tions of the Government tend directly to dwarf individual research; geology itself tends to become a purely official science. "We confidently appeal," says Mr. Herbert, "to the best literary and scientific thought of the country to come to our aid and join us in the effort to effect a reform and arrest this pernicious tendency." It is needless to say that "The Popular Science Monthly" most cordially and earnestly indorses this appeal. If we want to preserve our intellectual liberty and encourage individual initiative, we must see to it that we do not establish any scientific pontiffs at Washington. And if in an unguarded moment we have established any such, and given them the means of stretching the arm of authority into every portion of our territory and laying the foundations of the Church of Official Science, the sooner we proceed to recall the powers so dangerously conferred, the better will it be for the commonwealth.
Upland and Meadow. A Poaetquissings Chronicle. By Charles C. Abbott, M.D. New York: Harper & Brothers. Pp. 397.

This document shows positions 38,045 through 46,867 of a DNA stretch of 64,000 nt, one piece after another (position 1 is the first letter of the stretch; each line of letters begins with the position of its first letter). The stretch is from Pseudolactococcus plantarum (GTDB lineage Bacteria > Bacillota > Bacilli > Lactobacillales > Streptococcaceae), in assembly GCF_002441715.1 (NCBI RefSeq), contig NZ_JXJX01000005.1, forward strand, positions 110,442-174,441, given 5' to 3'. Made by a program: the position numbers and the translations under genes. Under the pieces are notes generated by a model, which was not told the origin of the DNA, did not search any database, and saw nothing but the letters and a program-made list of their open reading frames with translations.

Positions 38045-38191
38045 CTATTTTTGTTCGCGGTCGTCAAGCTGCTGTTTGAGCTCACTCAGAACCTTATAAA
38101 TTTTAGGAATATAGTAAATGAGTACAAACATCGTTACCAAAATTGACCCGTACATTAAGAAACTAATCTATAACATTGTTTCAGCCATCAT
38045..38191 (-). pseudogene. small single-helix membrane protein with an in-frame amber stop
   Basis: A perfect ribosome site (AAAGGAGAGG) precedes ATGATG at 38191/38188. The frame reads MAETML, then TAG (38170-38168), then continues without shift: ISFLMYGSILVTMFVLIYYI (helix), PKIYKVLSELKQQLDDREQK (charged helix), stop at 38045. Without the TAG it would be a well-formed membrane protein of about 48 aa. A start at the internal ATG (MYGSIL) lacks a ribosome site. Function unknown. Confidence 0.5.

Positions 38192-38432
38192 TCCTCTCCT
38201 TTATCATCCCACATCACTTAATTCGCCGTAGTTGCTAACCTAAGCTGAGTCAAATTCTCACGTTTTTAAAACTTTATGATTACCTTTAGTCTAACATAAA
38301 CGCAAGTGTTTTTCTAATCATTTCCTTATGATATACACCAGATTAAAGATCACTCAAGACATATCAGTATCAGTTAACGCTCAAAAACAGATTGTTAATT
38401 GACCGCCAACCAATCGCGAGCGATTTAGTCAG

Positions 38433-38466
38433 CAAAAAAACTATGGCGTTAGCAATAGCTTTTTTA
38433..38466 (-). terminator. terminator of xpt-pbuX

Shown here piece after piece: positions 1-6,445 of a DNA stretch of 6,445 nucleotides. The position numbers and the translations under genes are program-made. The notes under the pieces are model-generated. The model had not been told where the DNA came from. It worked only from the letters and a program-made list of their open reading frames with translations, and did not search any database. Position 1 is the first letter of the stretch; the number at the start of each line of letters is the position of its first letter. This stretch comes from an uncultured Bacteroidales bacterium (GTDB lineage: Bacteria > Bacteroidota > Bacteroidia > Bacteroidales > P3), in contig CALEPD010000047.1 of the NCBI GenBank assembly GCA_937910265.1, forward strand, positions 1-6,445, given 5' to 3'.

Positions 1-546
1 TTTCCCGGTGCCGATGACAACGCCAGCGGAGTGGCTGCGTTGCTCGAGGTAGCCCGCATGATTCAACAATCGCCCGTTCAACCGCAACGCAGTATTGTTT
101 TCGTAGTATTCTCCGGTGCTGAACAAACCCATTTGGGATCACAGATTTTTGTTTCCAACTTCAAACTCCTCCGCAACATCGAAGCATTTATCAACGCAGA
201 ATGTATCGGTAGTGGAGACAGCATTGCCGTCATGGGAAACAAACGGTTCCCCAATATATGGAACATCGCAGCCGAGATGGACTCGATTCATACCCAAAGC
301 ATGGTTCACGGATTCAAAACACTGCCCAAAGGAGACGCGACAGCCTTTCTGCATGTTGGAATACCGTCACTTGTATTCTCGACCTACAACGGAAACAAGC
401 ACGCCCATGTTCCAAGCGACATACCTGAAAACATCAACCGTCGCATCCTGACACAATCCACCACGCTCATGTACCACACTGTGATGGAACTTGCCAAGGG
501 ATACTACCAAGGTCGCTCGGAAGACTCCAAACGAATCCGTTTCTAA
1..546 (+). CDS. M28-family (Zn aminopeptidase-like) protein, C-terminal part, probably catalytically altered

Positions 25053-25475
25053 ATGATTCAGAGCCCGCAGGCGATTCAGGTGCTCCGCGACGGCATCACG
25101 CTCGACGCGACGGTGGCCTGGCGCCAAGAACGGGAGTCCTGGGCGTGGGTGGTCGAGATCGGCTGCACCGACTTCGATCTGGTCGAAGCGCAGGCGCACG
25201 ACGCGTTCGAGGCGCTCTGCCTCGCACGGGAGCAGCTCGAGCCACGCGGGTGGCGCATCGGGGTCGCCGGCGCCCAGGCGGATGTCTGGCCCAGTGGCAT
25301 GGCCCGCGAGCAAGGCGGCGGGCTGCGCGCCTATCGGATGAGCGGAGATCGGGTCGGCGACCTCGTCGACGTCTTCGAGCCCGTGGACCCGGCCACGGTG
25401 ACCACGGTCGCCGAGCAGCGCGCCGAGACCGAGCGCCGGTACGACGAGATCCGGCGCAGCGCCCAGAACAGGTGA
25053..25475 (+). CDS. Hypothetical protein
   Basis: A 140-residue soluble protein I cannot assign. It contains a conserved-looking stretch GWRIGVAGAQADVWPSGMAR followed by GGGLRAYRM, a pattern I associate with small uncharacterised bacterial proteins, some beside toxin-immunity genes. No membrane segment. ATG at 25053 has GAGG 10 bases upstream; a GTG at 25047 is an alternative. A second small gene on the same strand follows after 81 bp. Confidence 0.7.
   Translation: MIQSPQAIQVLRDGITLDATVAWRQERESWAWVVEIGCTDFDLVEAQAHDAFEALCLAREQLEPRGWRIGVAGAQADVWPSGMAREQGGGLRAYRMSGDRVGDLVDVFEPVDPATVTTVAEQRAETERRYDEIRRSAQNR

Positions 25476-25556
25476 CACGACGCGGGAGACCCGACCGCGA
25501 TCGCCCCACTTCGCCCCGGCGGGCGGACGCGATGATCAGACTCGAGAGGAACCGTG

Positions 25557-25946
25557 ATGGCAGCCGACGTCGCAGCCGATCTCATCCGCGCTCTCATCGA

The readers of the "Monthly" already know much of Dr. Abbott as a naturalist and antiquary; for he has not unfrequently visited our pages, bringing with him contributions, the fruit of his researches among the gravels of the Delaware, and of his rambles along the streams and through the swamps that happen to be near Trenton. An unreflecting reader might think, from the fullness of Dr. Abbott's budgets of Nature-lore, and the variety of interest which they contain, that there must be rare qualities in those particular gravel-beds and swamps, but the thought would not be justified. Presumably they are very much like the gravel-beds and swamps that may be found anywhere else, and the rare quality is in the observer. Dr. Abbott has also rare gifts at description, and the faculty of making his reader conceive the scenes and the curiosities almost as if he were along with his guide and looking at them. These merits of observing power and of description are well exemplified in this volume, which delineates what appear to be about a round year's rambles, with observations of animals and plants, and other objects of scientific interest. Keen observer as Dr. Abbott is, he found those things in the observations and histories of the old men he met that made him sorry that he could see so little, or that he had not lived in times when New Jersey nature was richer; he invariably wished, when he had talked with them, that he had been his own grandfather! Then there were men of his own time who could teach him better than he knew what to see. "To realize what a wealth of animal and vegetable life is ever at hand for him who chooses to study it, let a specialist visit you for a few days. Do not have more than one at a time, or you may be bewildered by their enthusiasm. I have had them come in turn—botanists, conchologists, entomologists, microscopists, and even archæologists. What an array of names to strike terror to the breasts of the timid!—yet they were all human, and talked plain English, and, better than all, were both instructive and amusing." The botanist found a plant not previously known to grow in New Jersey; the conchologist a diminutive bivalve with an enormous name, and microscopic shells whose tongues he had to examine and count their teeth; the entomologist chased insects with the speed of an express train, and caught kinds before unseen; the microscopist dipped up a pint-jar of muddy water, and, examining its contents at leisure, announced new infusoria, novel forms of imperceptible life, and gave to them startling names. So Dr. Abbott, in turn, resolved to be a botanist, a conchologist, a student of insect-life, a microscopist, and an archaeologist. Even in winter, he finds Poaetquissings full of life; birds that are supposed to have gone away to the South chirping around and seemingly not troubled by the cold or by any lack of food; fishes under the ice; witch-hazels and chickweed and whitlow-grass and sassafras and alder and skunk-cabbage and dandelion blooming with the snow all around, and other flowers coming in as February and March advance. As the changing season proceeds, there are more